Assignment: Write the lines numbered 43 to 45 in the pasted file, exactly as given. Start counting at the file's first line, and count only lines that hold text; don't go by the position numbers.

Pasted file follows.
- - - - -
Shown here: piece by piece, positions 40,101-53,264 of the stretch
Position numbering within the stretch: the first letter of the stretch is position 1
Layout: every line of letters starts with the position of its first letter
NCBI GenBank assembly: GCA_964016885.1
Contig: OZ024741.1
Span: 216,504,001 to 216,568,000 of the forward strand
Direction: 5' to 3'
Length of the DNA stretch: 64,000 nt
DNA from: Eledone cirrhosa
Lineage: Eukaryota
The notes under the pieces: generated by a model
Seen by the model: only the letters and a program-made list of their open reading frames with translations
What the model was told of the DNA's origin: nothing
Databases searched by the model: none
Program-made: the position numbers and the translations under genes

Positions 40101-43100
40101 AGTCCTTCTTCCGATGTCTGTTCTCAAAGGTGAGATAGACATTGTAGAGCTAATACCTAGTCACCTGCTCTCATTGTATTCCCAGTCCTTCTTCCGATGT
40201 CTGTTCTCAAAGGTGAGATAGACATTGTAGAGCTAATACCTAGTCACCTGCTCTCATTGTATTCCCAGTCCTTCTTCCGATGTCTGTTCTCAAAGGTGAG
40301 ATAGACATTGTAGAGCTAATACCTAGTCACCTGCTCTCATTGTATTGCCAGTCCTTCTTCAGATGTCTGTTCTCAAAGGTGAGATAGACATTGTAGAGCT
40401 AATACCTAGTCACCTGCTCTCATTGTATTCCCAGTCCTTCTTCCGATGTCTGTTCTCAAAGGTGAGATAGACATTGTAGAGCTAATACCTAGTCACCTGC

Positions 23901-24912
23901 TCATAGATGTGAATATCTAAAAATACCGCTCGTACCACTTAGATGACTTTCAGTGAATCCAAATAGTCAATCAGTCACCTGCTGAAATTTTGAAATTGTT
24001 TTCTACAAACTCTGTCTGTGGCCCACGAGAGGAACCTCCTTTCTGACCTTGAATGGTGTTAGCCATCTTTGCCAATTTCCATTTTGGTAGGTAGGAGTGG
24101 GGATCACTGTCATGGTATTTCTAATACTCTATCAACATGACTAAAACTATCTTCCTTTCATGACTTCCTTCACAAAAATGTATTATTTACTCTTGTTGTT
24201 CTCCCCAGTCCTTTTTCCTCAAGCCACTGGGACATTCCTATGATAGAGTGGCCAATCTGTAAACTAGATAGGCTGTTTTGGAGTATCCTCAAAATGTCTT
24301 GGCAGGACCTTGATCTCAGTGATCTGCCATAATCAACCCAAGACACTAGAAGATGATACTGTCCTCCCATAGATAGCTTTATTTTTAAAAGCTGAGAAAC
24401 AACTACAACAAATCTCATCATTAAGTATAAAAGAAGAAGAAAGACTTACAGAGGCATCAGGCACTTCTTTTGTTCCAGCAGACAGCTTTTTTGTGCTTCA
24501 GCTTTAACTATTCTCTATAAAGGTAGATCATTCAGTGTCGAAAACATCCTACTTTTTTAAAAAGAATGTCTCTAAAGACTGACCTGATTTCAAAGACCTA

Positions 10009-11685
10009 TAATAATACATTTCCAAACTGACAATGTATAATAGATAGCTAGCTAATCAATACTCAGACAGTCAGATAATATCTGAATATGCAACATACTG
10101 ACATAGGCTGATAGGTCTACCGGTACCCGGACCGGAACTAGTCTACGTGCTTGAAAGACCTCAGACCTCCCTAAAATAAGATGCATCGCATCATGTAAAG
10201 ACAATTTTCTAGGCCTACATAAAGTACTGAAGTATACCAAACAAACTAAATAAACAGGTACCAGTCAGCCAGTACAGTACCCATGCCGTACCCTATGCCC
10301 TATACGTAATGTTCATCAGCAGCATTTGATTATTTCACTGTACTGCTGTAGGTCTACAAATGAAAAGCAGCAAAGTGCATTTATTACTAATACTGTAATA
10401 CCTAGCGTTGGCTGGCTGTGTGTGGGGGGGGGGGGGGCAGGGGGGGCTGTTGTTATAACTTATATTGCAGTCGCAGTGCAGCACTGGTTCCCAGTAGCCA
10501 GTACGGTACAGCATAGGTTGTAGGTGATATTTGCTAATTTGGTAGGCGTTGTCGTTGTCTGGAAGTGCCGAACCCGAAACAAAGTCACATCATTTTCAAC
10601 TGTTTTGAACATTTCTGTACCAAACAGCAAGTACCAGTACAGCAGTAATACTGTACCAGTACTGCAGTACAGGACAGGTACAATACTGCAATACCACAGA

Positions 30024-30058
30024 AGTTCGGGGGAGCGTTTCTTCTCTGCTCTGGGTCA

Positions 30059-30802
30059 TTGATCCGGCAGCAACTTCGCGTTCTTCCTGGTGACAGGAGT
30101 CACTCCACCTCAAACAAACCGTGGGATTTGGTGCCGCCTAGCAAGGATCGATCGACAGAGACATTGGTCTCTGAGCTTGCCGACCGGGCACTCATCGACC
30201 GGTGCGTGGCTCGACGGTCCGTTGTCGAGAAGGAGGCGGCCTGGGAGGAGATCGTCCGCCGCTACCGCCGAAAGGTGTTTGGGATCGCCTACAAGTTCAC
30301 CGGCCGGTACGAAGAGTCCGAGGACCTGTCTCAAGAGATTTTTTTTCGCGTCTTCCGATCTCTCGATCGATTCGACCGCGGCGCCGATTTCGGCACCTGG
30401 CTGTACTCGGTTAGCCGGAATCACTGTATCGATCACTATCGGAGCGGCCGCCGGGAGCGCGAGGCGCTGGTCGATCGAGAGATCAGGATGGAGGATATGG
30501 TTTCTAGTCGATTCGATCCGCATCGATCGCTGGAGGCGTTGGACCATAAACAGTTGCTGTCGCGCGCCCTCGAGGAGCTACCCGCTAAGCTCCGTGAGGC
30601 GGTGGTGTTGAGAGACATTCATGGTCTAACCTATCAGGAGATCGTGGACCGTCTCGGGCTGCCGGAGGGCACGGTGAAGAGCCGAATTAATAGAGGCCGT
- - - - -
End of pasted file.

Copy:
30301 CGGCCGGTACGAAGAGTCCGAGGACCTGTCTCAAGAGATTTTTTTTCGCGTCTTCCGATCTCTCGATCGATTCGACCGCGGCGCCGATTTCGGCACCTGG
30401 CTGTACTCGGTTAGCCGGAATCACTGTATCGATCACTATCGGAGCGGCCGCCGGGAGCGCGAGGCGCTGGTCGATCGAGAGATCAGGATGGAGGATATGG
30501 TTTCTAGTCGATTCGATCCGCATCGATCGCTGGAGGCGTTGGACCATAAACAGTTGCTGTCGCGCGCCCTCGAGGAGCTACCCGCTAAGCTCCGTGAGGC